People ask me why I do this, why I post a blog daily, why I seem obsessed with making sure there is a new blurb every day. I guess the answer for me is that blogging is therapy. It keeps me grounded. It never lets me forget that I have Stage 4 Lung Cancer and that it is TERMINAL!
Why don’t I want to forget that? What is motivating me to bare my soul in public for the world to read?
There are actually two (2) reasons:
1. Blogging forces me to remember that my life expectancy has been shortened considerably and there is work to do before I depart. It’s so easy to forget about future plans when daily life can be so demanding, so stressful.
For example, Lee & I recently bought a new car (not a splurge but a practical vehicle since mine is 8 years old). The process of finding the right car, the right dealership, and then the distasteful process of negotiating a good deal was all-consuming for 3-4 days. We researched dealer prices through Consumer Reports; we sampled the AAA Buying Service to get quotes from dealers in the area; we consulted manufacturer websites to find listings of model features. I barely had time to think about my illness and its implications, but I still managed to post my blog each day. It seems to have great cathartic value, calming me and forcing me to stay focused on the most important task which is my life.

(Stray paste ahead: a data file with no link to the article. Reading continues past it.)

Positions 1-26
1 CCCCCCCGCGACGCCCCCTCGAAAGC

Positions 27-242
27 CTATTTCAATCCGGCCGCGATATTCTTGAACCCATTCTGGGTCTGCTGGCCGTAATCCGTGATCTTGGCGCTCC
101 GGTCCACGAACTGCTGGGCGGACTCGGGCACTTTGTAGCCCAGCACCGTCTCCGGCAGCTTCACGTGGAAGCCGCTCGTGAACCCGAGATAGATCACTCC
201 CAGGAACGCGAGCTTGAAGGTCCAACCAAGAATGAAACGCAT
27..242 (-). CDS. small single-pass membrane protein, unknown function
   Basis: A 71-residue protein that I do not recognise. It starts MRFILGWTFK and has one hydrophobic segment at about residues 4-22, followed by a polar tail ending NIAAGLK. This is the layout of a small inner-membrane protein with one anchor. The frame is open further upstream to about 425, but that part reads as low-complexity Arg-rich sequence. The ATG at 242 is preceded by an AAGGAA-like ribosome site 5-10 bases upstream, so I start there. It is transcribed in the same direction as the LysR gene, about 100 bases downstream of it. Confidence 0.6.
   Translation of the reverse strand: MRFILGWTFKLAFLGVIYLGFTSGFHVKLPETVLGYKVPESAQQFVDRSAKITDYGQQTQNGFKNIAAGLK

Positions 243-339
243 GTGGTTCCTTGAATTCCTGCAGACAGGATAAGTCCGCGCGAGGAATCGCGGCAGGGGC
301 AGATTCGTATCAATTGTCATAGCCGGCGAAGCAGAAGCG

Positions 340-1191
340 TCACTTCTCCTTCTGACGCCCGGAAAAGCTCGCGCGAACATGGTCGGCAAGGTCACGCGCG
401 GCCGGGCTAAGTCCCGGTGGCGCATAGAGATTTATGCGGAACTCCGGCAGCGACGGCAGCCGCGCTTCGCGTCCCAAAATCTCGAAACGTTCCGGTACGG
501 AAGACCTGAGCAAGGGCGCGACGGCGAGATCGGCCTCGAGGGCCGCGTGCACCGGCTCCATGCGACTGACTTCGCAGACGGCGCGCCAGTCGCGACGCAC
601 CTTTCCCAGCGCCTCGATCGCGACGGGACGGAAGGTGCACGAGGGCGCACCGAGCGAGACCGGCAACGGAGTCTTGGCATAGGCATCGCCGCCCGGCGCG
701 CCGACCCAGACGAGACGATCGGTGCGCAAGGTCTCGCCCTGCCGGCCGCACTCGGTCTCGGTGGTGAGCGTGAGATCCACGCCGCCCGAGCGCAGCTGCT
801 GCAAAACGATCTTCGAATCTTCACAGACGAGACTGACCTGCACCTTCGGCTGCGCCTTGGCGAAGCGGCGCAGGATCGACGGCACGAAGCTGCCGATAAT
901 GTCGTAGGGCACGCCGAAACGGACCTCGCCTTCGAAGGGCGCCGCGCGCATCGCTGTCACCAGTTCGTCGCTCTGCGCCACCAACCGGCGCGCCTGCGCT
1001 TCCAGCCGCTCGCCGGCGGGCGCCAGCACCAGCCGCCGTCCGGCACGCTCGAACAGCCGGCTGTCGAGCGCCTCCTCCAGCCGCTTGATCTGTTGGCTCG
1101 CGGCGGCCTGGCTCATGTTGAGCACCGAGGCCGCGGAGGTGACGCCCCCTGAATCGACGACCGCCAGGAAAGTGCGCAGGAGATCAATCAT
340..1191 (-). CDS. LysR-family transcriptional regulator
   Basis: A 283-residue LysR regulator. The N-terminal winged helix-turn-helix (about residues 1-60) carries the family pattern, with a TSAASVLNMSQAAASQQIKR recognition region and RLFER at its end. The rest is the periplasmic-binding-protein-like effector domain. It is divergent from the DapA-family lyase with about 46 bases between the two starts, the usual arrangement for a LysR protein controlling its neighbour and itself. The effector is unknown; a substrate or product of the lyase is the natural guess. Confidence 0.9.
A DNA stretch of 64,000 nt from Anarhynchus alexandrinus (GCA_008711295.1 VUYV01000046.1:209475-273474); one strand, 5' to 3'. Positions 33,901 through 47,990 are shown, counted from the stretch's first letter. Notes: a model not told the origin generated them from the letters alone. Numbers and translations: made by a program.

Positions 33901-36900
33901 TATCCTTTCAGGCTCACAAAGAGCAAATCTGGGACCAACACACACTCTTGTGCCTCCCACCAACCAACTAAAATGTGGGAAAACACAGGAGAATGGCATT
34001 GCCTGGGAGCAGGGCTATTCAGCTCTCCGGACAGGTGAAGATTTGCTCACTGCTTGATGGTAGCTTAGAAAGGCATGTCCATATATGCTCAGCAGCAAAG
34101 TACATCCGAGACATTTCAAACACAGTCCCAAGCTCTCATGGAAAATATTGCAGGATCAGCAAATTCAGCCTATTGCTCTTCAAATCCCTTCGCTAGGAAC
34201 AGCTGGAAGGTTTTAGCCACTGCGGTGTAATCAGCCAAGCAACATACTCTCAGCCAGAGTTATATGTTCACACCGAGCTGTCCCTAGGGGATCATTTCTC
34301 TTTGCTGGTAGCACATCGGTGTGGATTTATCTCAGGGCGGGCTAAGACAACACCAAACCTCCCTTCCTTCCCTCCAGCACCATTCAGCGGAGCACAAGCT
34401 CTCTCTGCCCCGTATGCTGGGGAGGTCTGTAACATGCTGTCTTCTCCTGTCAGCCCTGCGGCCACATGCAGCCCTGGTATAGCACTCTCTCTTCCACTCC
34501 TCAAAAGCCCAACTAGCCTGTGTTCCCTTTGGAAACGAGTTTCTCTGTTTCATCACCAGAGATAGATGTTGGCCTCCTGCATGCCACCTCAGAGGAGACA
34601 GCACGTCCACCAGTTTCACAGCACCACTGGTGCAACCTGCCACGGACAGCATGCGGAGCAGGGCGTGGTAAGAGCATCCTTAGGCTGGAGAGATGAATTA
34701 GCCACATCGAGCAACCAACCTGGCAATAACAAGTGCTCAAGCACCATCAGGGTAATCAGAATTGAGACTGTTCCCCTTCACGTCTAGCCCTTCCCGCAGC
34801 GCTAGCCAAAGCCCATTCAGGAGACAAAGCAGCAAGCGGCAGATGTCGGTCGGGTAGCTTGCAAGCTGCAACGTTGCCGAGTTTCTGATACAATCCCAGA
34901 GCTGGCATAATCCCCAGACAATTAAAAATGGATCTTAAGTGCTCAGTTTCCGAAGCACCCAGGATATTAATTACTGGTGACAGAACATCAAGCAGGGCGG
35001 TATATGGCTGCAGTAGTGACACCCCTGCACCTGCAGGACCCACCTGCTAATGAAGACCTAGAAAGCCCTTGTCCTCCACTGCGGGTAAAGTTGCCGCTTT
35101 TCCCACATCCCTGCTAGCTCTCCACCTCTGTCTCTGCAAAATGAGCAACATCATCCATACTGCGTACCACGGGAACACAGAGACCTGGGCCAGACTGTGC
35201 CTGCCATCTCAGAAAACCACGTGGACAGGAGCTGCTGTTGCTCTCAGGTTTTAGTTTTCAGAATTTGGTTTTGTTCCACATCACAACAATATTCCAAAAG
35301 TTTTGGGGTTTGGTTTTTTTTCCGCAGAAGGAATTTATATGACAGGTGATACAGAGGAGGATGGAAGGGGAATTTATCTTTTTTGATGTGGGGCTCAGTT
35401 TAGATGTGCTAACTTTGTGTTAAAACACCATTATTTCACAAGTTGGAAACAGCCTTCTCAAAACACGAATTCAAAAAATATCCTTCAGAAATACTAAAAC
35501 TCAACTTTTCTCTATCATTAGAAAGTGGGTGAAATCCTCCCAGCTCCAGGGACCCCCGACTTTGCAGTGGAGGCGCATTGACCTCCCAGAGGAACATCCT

2. Sharing my feelings and my impending demise on the web was a difficult decision to make. I am basically a private person; I usually prefer not to share my personal trials and tribulations, except to close family & friends; I would rather listen to others talk about their problems and sympathize with them. However, I feel that cancer is not discussed enough, that it often remains the “elephant in the room” for people. Yet how can we learn to cope with this disease which affects so many families if we have no models or examples to follow (not to say that I am a model in any way, shape, or form)?
Thus, I overcame my shyness and reluctance to speak openly about my problems in order to perhaps benefit my readers with a first-hand account of my personal cancer journey. Maybe by voicing some of the feelings and thoughts which are almost inevitable when dealing with this kind of life-changing experience, future sufferers will learn that these thoughts and feelings are normal. Maybe by describing my methods of coping with my cancer, future cancer victims and their families will be able to develop their own coping skills.
I hope I am right and that my personal cancer journey will give others a road map for negotiating their own experience with the disease.